Yesterday the minister stood in the pulpit putting plainly the state of this world, from attacks in Boston and Syria, gun violence, earthquakes in China, and buildings collapsing in Bangladesh, and the words rippled and reverberated like aftershocks through my fragile heart.
And on top of all these things, the passage for the day (John 14: 23-29) was one in which Jesus speaks about leaving his disciples and the world behind. At a moment of great uncertainty not unlike this one in our own world, what must it have felt like for the disciples to hear that Jesus was leaving them far behind?
Sure, Jesus promises the Holy Spirit and peace, Jesus says, “I am going away, and I am coming to you,” and Jesus urges them to not let their hearts to be troubled and to not be afraid. I’m sure they felt like very empty words and promises to those left behind. There are times when the most brilliant, comforting words feel hollowed out of all holiness, because life has delivered such a bitter blow.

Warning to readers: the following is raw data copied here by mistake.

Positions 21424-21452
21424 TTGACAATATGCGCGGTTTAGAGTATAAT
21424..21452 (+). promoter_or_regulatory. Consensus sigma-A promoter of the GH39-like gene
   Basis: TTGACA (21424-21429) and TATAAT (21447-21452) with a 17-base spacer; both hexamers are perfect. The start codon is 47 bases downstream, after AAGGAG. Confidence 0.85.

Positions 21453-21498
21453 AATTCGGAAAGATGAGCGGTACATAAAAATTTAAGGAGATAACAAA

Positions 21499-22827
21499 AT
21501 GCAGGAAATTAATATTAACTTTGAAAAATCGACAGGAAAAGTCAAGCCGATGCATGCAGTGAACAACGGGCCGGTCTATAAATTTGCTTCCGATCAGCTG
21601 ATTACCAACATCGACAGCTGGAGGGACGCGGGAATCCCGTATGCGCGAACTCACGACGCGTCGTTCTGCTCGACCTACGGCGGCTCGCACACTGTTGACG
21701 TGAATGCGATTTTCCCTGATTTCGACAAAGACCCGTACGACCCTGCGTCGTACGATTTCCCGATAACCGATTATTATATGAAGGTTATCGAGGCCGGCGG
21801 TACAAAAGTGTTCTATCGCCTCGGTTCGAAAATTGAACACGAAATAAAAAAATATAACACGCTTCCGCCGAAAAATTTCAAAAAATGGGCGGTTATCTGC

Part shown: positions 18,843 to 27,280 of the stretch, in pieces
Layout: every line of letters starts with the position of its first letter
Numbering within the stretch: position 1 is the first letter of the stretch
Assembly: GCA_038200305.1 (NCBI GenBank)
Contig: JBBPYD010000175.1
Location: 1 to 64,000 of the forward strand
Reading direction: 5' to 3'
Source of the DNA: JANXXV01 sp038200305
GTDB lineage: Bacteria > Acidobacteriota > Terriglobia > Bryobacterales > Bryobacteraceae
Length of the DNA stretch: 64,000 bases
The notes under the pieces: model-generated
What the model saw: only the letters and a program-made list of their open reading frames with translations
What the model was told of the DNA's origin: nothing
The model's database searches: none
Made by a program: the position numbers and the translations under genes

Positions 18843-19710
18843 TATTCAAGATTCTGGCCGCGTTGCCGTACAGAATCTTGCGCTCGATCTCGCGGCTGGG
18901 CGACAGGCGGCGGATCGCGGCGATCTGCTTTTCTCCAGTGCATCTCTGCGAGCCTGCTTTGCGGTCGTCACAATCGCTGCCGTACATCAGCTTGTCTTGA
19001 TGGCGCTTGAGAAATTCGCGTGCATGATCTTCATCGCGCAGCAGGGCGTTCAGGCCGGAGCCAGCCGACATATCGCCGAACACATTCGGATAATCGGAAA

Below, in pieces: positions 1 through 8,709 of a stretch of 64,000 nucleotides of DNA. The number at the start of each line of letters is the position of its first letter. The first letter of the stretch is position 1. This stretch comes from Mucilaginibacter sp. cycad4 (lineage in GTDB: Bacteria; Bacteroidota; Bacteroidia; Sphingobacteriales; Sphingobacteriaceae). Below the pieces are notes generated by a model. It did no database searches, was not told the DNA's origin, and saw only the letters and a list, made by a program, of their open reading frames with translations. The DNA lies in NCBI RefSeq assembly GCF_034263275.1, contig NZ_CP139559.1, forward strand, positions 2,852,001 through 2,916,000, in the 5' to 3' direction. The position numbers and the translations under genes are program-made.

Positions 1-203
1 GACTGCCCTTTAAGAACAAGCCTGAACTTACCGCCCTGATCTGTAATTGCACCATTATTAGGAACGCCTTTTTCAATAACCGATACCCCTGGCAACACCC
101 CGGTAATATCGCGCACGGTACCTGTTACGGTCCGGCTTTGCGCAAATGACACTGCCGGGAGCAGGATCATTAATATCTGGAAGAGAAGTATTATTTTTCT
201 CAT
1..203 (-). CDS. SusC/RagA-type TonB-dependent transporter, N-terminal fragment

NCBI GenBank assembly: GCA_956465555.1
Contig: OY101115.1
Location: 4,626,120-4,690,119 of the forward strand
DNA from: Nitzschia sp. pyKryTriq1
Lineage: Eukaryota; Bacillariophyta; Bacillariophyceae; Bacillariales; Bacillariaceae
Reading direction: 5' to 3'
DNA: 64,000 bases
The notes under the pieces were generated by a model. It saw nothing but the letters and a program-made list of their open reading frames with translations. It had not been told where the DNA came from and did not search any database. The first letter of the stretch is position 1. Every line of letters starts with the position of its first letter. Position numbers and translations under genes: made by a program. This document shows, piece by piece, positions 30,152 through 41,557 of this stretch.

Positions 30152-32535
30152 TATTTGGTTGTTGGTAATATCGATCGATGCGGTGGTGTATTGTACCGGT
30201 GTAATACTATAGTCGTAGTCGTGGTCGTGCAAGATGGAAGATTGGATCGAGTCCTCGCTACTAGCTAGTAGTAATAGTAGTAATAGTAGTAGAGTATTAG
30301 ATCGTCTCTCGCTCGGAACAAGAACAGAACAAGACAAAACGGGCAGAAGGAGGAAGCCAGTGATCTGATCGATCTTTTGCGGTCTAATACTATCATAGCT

Perhaps that’s why Jesus sends his Holy Spirit to advocate and to teach, and leaves a peace that’s unlike the hollow, bitter circumstances of our lives. I’m sure the disciples didn’t realize it at the time, but Jesus’ leaving, his death, would unlock for them a new identity, a whole new life.
I feel like I’ve been picking on Tanya Luhrmann a bit lately, but she’s right about this: being a child of God makes all the difference in the world. When darkness enfolds you and nothing in the world speaks of grace or hope or beauty anymore, it is an enormous truth to know that we’re not defined by this world, but by God. We’re not only created in God’s image, and children of God, but we’re being made new. We are new creations in the midst of destruction, desolation, and brokenness.
As the minister spoke this Sunday he encouraged us to reflect on the grandeur of the gift of peace. It’s been said many a time that peace isn’t the absence of war or violence or pain, but the presence of God in the midst of these things. But I think it’s even more powerful to reflect on what a gift peace is and those in our lives who give us this holy peace and not as the world gives.
The minister spoke of peace as what allows you to keep your footing in the midst of the tremors. Peace is the people who sit beside us, taking deep breaths with us when even breathing feels like work. Peace is companionship and grace and abundance in a world of scarcity. But most of all, I think peace is the eternal Spirit that allows us to marvel at ourselves as children of God even when the world is crumbling.